“Speak up for those who cannot speak for themselves, for the rights of all who are destitute. Speak up and judge fairly; defend the rights of the poor and needy.” – Proverbs 31:8
LAKELAND – As the state’s economy sputters back to life and jobless rates improve, it may seem that the need to remind Florida lawmakers of the plight of the poor is less acute this year.
Not so, say Florida Conference organizers of Florida Advocacy Days (FAD), the annual trek to Tallahassee by United Methodists and others intent on bending the ears of the state’s policymakers in the House and Senate. The event coincides with the annual Children’s Week at the state Capitol.
Scheduled for Sunday, April 6, through Tuesday, April 8, FAD is open for registration. The deadline is April 2.
Florida Advocacy Days 2014
When: Sunday to Tuesday, April 6-8
Top issues to be addressed this year are Medicaid expansion for the working poor, elimination of the five-year waiting period for Kids’ Care health benefits for immigrant children with legal residency in Florida and addressing the growing problem of human trafficking.
Each year, conference leaders work with Florida Impact, a nonprofit advocacy organization, to develop the FAD program and identify issues.
Past agendas have been aimed at stamping out childhood hunger and advocating for migrant farmworkers.
“Historically, Florida United Methodists have gone to Tallahassee to give voice to the voiceless,” said Rev. Clarke Campbell-Evans, director of Missional Engagement for the Florida Conference.
“We’re continuing that tradition this year. … Our hope is we will have people who want to put feet to their faith.”
Participants will do that in a literal sense. Following briefings on the issues from Florida Impact, the contingent will march to the Capitol to meet with legislators and their aides.
|Florida AME Bishop A.J. Richardson, left, and Florida UMC Bishop Ken Carter lead the 2013 Florida Advocacy Days contingent. File photo by Rex Adams.|
As in years past, the African Methodist Episcopal Conference in Florida will join the United Methodist contingent, and Bishop A.J. Richardson is to preach during the Sunday evening welcome gathering at Trinity UMC, Tallahassee.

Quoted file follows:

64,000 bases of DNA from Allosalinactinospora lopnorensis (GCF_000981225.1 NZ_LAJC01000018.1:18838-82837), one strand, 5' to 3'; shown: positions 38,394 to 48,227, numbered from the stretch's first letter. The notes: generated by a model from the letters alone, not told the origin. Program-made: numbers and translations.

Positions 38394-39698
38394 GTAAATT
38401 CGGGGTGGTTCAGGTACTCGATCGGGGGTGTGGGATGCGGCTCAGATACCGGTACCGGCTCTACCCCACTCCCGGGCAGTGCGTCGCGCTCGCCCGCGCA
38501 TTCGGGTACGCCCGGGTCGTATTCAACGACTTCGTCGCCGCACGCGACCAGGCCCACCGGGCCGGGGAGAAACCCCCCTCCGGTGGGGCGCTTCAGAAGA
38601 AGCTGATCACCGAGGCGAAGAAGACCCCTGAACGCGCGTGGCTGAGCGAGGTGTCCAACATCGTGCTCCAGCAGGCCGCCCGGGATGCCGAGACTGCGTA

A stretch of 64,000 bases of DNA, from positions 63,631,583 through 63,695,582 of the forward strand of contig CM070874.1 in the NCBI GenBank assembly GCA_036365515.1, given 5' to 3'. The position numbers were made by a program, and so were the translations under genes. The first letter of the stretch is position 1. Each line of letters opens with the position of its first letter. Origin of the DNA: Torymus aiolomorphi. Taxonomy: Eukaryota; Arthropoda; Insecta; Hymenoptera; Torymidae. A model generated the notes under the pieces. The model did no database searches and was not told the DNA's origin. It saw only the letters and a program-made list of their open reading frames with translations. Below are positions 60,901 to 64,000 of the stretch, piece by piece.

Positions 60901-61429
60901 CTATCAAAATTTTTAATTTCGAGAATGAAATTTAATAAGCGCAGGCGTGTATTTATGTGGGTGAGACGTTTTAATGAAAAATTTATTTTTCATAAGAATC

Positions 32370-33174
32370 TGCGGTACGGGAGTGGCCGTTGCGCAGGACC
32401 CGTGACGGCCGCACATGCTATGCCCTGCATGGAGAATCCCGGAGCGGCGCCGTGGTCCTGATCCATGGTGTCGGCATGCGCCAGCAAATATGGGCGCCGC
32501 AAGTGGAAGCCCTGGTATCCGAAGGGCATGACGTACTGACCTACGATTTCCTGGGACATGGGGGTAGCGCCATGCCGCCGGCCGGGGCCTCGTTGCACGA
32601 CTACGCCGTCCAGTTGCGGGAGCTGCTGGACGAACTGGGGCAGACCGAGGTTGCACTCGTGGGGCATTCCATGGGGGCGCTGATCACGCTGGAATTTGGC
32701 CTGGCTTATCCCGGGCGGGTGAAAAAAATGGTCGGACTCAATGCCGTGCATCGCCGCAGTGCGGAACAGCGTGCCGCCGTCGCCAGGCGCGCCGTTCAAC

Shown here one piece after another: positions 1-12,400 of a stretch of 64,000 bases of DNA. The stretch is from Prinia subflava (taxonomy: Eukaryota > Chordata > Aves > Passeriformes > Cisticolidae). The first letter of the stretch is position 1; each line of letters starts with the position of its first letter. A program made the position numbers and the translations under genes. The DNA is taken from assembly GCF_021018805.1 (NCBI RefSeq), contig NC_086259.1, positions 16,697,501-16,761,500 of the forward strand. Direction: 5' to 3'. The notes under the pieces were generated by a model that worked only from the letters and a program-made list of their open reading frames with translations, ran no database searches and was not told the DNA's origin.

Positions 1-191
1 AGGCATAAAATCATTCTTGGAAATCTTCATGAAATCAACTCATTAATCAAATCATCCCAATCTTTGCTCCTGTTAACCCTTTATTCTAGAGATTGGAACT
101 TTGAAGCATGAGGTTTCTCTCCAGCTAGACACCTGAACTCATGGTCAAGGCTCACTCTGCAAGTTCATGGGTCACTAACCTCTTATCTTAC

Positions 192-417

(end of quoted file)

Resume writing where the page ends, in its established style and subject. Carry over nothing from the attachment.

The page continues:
Bishop Ken Carter and the Appointive Cabinet of the Florida Conference will participate as well, with Carter expected to meet Tuesday, April 8, with some of the leading senators and representatives in the Legislature. He is also expected to lead prayer at the Children’s Week Partnership Dinner, which requires a separate fee and registration.
New this year will be added voices from the Presbyterian Church USA in Central and West Florida. Campbell-Evans said he is excited at the idea of other denominations lending their support to the Florida Advocacy Days effort.
For Campbell-Evans, the advocacy bug first bit when he was in high school and was invited by a pastor to join farmworkers harvesting oranges. Observing the conditions of others less fortunate led him to a career in ministry and mission. A Florida Impact board member and a 10-year veteran of Florida Advocacy Days, he sees the three-day effort as beneficial to participants as well as those they speak out for.
“Every year, these three days give me a chance to re-immerse myself in the issues that impact some of the most vulnerable citizens of Florida,” Campbell-Evans said.
“Every year, I walk away with a deeper understanding of what the priorities are in our state and what role we as Christians play in advocating for kingdom values.”
For information, click here or call Pam Garrison, FAD registrar, at 1-800-282-8011, ext. 148, or email email@example.com.
-- Susan Green is the managing editor of Florida Conference Connection.